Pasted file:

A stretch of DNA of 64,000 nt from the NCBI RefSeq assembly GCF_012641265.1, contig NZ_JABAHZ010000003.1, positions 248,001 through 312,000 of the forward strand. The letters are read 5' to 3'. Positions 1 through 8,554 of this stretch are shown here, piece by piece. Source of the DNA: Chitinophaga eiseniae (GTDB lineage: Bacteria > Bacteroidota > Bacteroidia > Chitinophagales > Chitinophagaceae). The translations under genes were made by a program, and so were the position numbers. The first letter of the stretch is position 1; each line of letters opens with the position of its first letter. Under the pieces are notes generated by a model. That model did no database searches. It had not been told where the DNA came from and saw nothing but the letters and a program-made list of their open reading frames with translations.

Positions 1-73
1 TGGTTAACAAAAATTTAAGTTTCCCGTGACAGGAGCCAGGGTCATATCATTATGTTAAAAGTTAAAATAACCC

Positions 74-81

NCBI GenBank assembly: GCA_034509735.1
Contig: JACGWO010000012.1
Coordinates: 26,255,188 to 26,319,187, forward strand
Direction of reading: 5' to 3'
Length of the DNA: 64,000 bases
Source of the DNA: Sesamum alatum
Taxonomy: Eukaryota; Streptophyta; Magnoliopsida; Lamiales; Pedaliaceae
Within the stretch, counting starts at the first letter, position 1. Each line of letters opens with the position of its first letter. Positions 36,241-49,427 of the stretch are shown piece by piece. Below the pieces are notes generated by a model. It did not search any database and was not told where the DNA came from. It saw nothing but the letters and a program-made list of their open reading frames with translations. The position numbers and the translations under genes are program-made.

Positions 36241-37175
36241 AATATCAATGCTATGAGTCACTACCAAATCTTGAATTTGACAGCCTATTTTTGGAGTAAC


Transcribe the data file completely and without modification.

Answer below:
A stretch of DNA of 64,000 nt from the NCBI RefSeq assembly GCF_012641265.1, contig NZ_JABAHZ010000003.1, positions 248,001 through 312,000 of the forward strand. The letters are read 5' to 3'. Positions 1 through 8,554 of this stretch are shown here, piece by piece. Source of the DNA: Chitinophaga eiseniae (GTDB lineage: Bacteria > Bacteroidota > Bacteroidia > Chitinophagales > Chitinophagaceae). The translations under genes were made by a program, and so were the position numbers. The first letter of the stretch is position 1; each line of letters opens with the position of its first letter. Under the pieces are notes generated by a model. That model did no database searches. It had not been told where the DNA came from and saw nothing but the letters and a program-made list of their open reading frames with translations.

Positions 1-73
1 TGGTTAACAAAAATTTAAGTTTCCCGTGACAGGAGCCAGGGTCATATCATTATGTTAAAAGTTAAAATAACCC

Positions 74-81

NCBI GenBank assembly: GCA_034509735.1
Contig: JACGWO010000012.1
Coordinates: 26,255,188 to 26,319,187, forward strand
Direction of reading: 5' to 3'
Length of the DNA: 64,000 bases
Source of the DNA: Sesamum alatum
Taxonomy: Eukaryota; Streptophyta; Magnoliopsida; Lamiales; Pedaliaceae
Within the stretch, counting starts at the first letter, position 1. Each line of letters opens with the position of its first letter. Positions 36,241-49,427 of the stretch are shown piece by piece. Below the pieces are notes generated by a model. It did not search any database and was not told where the DNA came from. It saw nothing but the letters and a program-made list of their open reading frames with translations. The position numbers and the translations under genes are program-made.

Positions 36241-37175
36241 AATATCAATGCTATGAGTCACTACCAAATCTTGAATTTGACAGCCTATTTTTGGAGTAAC